Analysis

What now for the Army's $5B ADMC 3 contract?

room of computers

The Army is still trying to get its $5 billion Army Desktop and Mobile Computing 3 contract awarded in the face of protests and counter protests.

In February, the Army made nine awards out of 58 bids and of course was hit with a slew of bid protests. Twenty-one companies in all have since filed protests with the Government Accountability Office.

But before GAO could make a ruling, the Army decided to take a corrective action, leading GAO to dismiss the protests.

When some of the winning companies, particularly Dell, saw what the corrective action was they filed suit with the Court of Federal Claims to ask for the Army to be stopped from implementing the corrective action. 

Dell was joined in its lawsuit by other winning bidders including Blue Tech Inc., Govsmart Inc., Ideal Systems, NCS Technologies, and Red River Computer Co.

Some of the losing bidders, who are incumbents on ADMC 2, also filed countersuits supporting the Army’s corrective action plan. These companies include HP Inc., CDW-G and Insight Public Sector.

The ADMC 3 contract is one of the Army’s main vehicles for purchasing hardware.

The Court of Federal Claims agreed with Dell and the other winning bidders and put an injunction on the Army to stop the branch from implementing the corrective action.

The Army planned to reopen discussions with bidders and get revised proposals including pricing. The pricing issue is the one that seems to have hit the winning bidders the hardest because all of the bidders -- winners and losers -- now know the pricing that the winners submitted in their proposals.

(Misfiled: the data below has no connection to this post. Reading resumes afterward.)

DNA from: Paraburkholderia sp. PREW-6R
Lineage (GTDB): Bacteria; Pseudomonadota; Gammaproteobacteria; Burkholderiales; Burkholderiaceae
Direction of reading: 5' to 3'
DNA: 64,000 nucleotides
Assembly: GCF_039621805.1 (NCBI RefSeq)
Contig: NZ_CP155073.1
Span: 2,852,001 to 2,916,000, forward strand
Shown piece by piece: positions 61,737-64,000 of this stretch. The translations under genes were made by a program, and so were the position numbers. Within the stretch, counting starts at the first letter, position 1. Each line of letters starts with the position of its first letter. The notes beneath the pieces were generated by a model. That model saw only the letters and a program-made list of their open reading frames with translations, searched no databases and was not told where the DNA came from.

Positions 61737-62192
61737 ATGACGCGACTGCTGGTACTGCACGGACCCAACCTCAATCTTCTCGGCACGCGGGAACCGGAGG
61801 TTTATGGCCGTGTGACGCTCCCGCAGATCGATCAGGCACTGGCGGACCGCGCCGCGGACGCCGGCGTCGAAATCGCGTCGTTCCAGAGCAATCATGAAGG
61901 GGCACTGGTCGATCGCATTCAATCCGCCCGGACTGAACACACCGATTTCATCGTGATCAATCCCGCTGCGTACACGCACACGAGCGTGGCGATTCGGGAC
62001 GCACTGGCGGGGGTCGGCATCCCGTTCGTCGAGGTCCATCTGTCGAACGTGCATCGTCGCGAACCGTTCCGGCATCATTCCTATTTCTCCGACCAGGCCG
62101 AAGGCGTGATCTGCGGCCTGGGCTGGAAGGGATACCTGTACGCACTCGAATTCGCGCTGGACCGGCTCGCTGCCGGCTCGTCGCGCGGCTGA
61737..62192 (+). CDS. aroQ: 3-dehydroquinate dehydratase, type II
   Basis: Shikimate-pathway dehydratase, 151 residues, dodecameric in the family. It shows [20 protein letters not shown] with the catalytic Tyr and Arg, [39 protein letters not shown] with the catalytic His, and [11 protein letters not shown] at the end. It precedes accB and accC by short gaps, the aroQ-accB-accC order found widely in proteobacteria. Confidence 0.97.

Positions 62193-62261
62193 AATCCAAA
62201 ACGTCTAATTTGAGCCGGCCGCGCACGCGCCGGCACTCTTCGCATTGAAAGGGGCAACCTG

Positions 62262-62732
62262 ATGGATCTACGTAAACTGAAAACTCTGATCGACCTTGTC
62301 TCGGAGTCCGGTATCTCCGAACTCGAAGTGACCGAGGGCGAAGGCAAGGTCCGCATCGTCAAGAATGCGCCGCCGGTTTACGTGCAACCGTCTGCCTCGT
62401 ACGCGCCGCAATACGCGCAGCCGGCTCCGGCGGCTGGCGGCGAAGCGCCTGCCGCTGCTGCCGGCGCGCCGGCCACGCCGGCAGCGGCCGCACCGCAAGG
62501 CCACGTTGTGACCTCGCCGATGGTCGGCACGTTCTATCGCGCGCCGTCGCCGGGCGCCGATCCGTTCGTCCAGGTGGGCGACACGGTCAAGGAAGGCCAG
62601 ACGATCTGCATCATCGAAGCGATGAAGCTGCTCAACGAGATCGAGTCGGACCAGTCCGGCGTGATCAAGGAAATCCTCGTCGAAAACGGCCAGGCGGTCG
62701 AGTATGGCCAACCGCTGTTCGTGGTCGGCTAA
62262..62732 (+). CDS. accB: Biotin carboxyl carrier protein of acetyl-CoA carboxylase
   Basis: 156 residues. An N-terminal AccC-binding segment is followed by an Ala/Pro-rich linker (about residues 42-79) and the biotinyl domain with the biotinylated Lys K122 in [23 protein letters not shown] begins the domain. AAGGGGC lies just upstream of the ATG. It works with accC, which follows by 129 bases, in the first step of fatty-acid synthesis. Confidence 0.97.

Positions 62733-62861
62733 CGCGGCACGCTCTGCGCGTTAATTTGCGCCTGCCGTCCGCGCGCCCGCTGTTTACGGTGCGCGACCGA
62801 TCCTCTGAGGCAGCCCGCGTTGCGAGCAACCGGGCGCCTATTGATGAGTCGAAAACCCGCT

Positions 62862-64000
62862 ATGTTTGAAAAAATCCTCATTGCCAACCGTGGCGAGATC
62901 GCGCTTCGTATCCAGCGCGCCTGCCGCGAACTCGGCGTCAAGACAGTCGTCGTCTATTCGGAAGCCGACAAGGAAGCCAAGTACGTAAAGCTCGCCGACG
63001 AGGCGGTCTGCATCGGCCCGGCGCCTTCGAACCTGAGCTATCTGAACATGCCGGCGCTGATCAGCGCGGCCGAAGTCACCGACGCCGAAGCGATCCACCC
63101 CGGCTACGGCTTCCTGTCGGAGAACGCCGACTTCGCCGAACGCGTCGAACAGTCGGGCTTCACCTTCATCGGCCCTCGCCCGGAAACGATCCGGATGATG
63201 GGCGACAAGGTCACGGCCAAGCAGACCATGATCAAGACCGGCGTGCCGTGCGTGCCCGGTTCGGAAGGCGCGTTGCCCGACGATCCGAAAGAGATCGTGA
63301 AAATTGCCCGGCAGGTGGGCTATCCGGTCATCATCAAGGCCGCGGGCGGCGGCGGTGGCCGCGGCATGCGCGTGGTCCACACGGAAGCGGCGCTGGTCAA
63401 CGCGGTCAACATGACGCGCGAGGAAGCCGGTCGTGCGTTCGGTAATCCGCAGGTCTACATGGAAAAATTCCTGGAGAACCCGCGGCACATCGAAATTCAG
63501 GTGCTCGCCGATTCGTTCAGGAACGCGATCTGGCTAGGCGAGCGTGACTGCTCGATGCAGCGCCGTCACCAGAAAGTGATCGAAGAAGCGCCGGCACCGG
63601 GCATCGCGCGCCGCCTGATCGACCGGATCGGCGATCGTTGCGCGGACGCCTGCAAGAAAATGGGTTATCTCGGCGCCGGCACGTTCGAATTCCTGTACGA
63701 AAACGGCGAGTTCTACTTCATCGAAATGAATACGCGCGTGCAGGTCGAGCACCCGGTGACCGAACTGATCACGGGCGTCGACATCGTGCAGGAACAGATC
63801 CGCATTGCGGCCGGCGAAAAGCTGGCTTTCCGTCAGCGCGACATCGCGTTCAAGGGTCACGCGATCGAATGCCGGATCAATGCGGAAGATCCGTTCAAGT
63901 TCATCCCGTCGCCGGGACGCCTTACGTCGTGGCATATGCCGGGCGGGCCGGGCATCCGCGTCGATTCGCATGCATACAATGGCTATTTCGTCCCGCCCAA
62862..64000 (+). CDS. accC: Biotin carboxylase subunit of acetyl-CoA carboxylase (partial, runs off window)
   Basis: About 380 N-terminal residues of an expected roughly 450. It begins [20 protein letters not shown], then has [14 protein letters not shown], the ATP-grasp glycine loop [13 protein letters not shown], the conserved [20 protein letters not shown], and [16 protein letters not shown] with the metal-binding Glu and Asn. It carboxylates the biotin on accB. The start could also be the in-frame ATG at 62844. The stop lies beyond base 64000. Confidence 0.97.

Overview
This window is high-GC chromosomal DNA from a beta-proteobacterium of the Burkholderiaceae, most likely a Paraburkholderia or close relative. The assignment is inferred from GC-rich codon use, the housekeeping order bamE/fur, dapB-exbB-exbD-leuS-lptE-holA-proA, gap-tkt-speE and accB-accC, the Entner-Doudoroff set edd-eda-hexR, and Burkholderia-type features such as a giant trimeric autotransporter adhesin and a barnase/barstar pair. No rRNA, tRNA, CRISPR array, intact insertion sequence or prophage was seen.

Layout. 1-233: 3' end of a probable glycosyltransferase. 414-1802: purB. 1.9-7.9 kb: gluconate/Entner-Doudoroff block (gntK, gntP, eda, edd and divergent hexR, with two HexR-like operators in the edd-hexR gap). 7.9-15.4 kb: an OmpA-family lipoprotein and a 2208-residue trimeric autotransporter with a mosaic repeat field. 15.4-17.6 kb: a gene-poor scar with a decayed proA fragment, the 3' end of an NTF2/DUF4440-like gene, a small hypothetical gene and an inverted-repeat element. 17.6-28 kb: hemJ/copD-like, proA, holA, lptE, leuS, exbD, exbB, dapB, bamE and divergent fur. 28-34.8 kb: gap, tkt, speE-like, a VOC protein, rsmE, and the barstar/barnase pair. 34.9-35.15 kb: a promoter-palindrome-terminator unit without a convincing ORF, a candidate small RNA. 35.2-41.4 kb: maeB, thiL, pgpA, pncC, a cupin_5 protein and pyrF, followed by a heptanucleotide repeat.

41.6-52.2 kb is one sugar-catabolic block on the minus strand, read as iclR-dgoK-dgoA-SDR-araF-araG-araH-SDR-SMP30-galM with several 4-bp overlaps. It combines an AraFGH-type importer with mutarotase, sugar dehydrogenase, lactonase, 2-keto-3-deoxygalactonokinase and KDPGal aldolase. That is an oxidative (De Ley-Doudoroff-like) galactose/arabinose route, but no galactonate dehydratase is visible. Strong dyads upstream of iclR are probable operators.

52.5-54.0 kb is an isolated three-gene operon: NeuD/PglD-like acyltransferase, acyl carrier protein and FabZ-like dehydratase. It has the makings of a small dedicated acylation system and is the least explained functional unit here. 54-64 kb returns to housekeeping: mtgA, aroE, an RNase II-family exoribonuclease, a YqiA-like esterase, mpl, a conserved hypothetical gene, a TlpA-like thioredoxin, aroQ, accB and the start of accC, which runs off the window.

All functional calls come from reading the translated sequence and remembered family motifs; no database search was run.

“Those receiving contracts rightly complain that they would be at a significant competitive disadvantage in having to compete again for contracts they had rightly won in the first instance,” Judge Thomas Wheeler wrote in his decision.

Essentially, the Army now has two choices. It can reinstate the original nine awards and fight it out at GAO when the protests roll back in. In fact, one already has.

Or they can try to adjust their corrective action to pass muster with the Court of Federal Claims. This would probably mean not considering pricing.

Wheeler issued his decision July 3 and it is now in the Army’s hands to decide how to respond. I’ve reached out to them but no comment so far.

One company isn’t waiting. PCM-G has filed with GAO asking that its protest be reinstated. PCM-G apparently wants to make sure it doesn’t potentially run afoul of any deadlines. So it is protecting itself against any claims that its protest isn’t timely. I’d expect some of the others to follow suit.

My guess is that the Army will tweak the corrective action, so we are probably still several months away from any new awards.

This article originally appeared in Washington Technology, a sister publication to FCW.

About the Author

Nick Wakeman is the editor-in-chief of Washington Technology. Follow him on Twitter: @nick_wakeman.

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